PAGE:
Schnabel Schleps Uptown, Hires Fancy Broker for Chupi
Well, someone is getting fancy. Julian Schnabel has hired Brown Harris Stevens, the hoity real-estate brokers that market big-time rich-people properties like 15 Central Park West, to sell the remaining units of his pink palace, the Palazzo Chupi (above). Sure, this makes sense, since the condos are in the range of $27–$32 million, but when we heard it we were a little disapointed, since it doesn’t really jibe with the Schnab’s bohemian, pajamas-wearing style. Except! Max Abelson over at Observer tells us the agents he picked are virtual neophytes: a sales associate named Debra Ortega, whose son his sons met at camp who has never actually had her own listing, and Paddington M. Zwigard, an agent who has never sold an apartment over $10 million, whom we imagine Schnabel chose for her awesome name. See, the Schnab is all about people and the feelings he gets from people, not stuffy stuff like credentials. “I think what he wants is a community that’s comparable to his lifestyle,” Ortega told the Observer, “someone he would feel keen about being neighbors with. I don’t think he’s going to judge if you’re a banker or artist or a top global realtor.” What about money? Does he judge you if you don’t have enough to actually buy in the Palazzo? Because that wouldn’t really jibe with his bohemian style, either. Maybe he should think about that and about the bloggers who really deserve to be in his community. We’re just saying.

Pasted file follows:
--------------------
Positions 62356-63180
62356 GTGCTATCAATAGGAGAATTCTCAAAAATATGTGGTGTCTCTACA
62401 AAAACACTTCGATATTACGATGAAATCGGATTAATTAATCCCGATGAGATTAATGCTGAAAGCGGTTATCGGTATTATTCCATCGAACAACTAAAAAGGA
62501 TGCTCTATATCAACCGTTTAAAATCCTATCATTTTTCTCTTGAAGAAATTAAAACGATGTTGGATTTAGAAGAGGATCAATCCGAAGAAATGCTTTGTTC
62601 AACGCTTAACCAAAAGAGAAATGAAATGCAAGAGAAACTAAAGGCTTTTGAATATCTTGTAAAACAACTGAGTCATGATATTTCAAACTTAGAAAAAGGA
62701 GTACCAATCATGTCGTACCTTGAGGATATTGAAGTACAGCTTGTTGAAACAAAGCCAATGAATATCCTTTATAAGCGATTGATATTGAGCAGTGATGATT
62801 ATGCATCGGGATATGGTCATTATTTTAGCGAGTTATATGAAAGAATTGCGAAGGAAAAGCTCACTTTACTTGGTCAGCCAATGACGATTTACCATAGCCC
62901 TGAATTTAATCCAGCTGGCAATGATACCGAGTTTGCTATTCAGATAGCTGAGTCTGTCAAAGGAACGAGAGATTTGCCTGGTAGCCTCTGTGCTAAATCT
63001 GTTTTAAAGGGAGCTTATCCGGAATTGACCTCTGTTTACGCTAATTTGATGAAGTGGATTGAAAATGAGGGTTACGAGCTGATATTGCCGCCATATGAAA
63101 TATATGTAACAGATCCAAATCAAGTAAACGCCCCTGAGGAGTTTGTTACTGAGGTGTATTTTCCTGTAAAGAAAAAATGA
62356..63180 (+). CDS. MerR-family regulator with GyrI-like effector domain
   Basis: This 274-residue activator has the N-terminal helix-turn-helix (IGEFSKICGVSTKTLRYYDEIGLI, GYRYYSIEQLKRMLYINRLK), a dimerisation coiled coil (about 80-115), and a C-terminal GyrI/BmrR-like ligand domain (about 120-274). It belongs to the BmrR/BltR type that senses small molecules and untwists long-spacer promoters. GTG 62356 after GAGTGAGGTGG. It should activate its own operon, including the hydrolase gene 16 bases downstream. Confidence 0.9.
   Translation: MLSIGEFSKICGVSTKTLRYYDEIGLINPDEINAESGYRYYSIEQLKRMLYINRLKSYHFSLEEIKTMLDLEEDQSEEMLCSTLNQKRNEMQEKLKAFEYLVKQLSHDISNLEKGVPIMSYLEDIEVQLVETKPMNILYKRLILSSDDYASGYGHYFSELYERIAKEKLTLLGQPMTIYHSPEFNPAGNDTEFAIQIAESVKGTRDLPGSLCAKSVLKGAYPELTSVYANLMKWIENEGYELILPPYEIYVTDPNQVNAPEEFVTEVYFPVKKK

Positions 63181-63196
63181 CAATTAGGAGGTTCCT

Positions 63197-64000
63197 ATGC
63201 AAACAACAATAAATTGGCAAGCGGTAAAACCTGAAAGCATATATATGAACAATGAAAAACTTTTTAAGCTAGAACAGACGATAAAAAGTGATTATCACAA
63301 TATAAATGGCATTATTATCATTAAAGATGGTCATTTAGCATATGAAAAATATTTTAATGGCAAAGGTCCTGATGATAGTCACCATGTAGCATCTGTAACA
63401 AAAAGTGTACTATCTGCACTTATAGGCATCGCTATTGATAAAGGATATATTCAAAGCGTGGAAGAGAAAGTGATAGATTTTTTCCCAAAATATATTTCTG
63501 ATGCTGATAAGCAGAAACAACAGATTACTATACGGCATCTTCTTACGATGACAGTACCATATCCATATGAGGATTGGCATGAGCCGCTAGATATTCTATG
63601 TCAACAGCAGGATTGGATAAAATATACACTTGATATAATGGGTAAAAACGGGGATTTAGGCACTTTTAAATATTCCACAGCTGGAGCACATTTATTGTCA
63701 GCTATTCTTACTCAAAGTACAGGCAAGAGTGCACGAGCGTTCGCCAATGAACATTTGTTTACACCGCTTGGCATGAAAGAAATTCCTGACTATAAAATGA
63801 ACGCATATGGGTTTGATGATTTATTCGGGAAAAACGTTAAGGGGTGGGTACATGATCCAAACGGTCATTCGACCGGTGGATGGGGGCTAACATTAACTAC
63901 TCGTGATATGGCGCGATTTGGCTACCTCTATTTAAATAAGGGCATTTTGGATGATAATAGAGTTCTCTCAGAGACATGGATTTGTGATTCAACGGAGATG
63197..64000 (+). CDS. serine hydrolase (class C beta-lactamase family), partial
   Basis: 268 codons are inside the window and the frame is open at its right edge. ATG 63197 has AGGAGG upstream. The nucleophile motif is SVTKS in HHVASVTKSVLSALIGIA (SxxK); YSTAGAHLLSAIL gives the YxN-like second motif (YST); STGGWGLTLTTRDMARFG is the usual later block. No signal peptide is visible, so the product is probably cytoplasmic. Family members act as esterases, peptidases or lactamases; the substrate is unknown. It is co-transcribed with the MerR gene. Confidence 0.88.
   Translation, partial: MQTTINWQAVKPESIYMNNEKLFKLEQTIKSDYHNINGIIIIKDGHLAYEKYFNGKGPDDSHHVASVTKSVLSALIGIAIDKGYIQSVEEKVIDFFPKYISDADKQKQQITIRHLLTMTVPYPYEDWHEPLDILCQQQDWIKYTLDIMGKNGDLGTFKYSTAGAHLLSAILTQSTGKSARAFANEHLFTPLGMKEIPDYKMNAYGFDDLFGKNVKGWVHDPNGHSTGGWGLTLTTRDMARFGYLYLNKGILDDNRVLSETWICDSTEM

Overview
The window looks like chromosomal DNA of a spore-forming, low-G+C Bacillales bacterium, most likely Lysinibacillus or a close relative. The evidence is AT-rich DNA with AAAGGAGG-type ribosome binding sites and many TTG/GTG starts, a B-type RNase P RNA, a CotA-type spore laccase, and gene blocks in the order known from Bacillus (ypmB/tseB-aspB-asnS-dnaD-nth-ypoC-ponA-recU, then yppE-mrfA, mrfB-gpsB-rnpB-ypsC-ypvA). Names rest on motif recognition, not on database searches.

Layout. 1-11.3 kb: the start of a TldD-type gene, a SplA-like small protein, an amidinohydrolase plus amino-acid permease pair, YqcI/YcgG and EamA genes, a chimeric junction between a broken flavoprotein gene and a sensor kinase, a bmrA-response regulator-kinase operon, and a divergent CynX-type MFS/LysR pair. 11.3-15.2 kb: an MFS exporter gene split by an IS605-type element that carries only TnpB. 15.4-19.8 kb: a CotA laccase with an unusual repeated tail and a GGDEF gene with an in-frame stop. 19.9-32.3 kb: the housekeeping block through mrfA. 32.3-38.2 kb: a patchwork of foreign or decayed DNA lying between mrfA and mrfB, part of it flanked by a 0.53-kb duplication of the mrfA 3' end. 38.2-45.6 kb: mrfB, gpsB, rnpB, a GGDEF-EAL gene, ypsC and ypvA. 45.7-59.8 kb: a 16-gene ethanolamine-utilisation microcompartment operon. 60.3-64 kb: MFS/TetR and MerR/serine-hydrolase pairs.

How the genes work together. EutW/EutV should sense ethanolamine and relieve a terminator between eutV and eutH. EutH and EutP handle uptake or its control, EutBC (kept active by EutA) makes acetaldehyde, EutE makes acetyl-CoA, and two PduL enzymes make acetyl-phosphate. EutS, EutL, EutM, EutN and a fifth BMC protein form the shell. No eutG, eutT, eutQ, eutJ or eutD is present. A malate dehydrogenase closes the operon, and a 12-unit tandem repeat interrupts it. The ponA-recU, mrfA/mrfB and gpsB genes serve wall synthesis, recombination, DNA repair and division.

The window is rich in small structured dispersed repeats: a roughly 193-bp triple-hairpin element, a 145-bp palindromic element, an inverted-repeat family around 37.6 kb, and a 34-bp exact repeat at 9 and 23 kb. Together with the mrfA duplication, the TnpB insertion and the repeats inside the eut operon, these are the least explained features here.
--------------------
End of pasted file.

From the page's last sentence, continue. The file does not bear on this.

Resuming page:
Schnabel’s Palazzo Goes Mainstream With $59 M. in Broker Listings [NYO]
This Just In: Manhattan Still Expensive!Some of the city’s biggest brokerage firms released their fourth-quarter reports on the Manhattan real-estate market this week. And the news? Holdouts hoping for a slump won’t get their reward quite yet. The breakdown:
• While other cities sink into subprime hell, the borough remains stubbornly bullish, buoyed in part by tight inventory, especially in co-ops. If you’re still looking to buy, an apartment in the borough will set you back an average of nearly $1.44 million, 18 percent more than what you would’ve paid the year before. (That’s according to valuations guru Jonathan Miller’s Prudential Douglas Elliman survey; Halstead and Brown Harris Stevens’ numbers come in slightly under at $1.43 million.)
• Prices were up pretty much across the board, with large spaces being the most in demand. (No surprise, they saw the most gains; according to Miller, three-bedrooms spiked an impressive 39.8 percent in value over the same period the previous year.)